Discouraging Patent Holdouts through Reciprocal Commitment

Intellectual Property and Patents

Article Snapshot


Scott A. Baker and Doug Lichtman


unpublished manuscript


This paper explains how firms could use contracts to avoid complicated patent disputes.

Policy Relevance

Patent law tends to encourage patent owners to try to use their patents to extort “ransom” from technology firms, but firms can cooperate to solve this problem.

Main Points

  • Many technology products, like RFID chips, incorporate hundreds or thousands of patented ideas. Intermediaries like standard-setting bodies help the different patent owners cooperate to produce the product.

  • But sometimes a key patent is left out, because the patent owner either strategically or accidentally “holds out.” Firms that need permission from a “hold-out” to proceed with their plans are vulnerable to extortion to avoid paying exaggerated damages for patent infringement.
    • Because there are so many complex patents, it can be hard to identify every necessary patent at the start.

  • Several schemes to discourage holdouts require the vulnerable firm to agree to pay a third party if it ever pays a hold-out. But these schemes do not work well to discourage hold-outs because the third party can be manipulated.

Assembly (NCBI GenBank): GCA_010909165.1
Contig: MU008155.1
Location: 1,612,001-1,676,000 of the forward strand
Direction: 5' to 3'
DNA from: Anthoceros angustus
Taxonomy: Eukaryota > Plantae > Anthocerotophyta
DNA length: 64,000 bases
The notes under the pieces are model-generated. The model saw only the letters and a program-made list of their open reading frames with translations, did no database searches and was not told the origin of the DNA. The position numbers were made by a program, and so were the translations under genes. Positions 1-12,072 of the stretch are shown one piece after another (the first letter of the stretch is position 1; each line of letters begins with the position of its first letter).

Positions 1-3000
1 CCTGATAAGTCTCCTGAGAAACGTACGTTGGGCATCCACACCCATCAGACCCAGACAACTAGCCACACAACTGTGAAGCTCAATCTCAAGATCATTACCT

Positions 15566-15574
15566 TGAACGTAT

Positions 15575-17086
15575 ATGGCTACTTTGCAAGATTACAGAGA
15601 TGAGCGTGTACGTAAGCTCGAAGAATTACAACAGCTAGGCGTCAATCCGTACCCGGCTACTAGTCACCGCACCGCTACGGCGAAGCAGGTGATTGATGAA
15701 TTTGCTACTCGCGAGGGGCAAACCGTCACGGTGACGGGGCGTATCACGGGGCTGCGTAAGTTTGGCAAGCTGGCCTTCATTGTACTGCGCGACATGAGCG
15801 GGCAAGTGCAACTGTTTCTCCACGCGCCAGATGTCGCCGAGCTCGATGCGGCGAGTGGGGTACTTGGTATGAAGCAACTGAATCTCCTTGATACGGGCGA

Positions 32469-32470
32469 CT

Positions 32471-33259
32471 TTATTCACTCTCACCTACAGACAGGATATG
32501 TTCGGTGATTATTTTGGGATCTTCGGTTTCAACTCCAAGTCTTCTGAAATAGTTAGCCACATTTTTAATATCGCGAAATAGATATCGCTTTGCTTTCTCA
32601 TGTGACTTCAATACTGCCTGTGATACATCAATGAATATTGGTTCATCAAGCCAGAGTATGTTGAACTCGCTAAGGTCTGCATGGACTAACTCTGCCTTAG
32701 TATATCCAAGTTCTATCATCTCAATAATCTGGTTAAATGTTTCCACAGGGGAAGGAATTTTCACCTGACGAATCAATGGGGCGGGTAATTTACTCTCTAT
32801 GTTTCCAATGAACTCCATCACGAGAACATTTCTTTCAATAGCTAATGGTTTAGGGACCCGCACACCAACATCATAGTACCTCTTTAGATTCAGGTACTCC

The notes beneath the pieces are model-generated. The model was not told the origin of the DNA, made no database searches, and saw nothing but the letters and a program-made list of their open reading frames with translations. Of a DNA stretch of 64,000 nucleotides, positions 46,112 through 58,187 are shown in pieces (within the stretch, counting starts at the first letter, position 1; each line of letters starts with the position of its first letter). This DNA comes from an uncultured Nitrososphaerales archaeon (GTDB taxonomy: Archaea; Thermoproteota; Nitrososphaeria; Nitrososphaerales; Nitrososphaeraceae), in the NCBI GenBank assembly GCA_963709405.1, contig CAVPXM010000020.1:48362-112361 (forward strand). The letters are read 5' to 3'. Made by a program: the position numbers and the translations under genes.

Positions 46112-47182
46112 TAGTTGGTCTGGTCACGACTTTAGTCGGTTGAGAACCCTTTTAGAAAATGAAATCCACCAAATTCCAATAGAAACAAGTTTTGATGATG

• When all the firms are working together to pool or cross-license their patents, they can use complicated legal agreements to avoid problems like holdouts.

  • Suppose the vulnerable firms A & B each agree that in the event that one of them cooperates by paying off a holdout, it will pay double that amount to the other vulnerable firm.
    • Promising to pay B means that A will have less money available to pay to the holdout.
    • In the event that money is paid to the holdout, the vulnerable firms are also paid.
    • Each vulnerable firm does better if its peers do worse.
    • Holdouts cannot demand as much money with this agreement in place.

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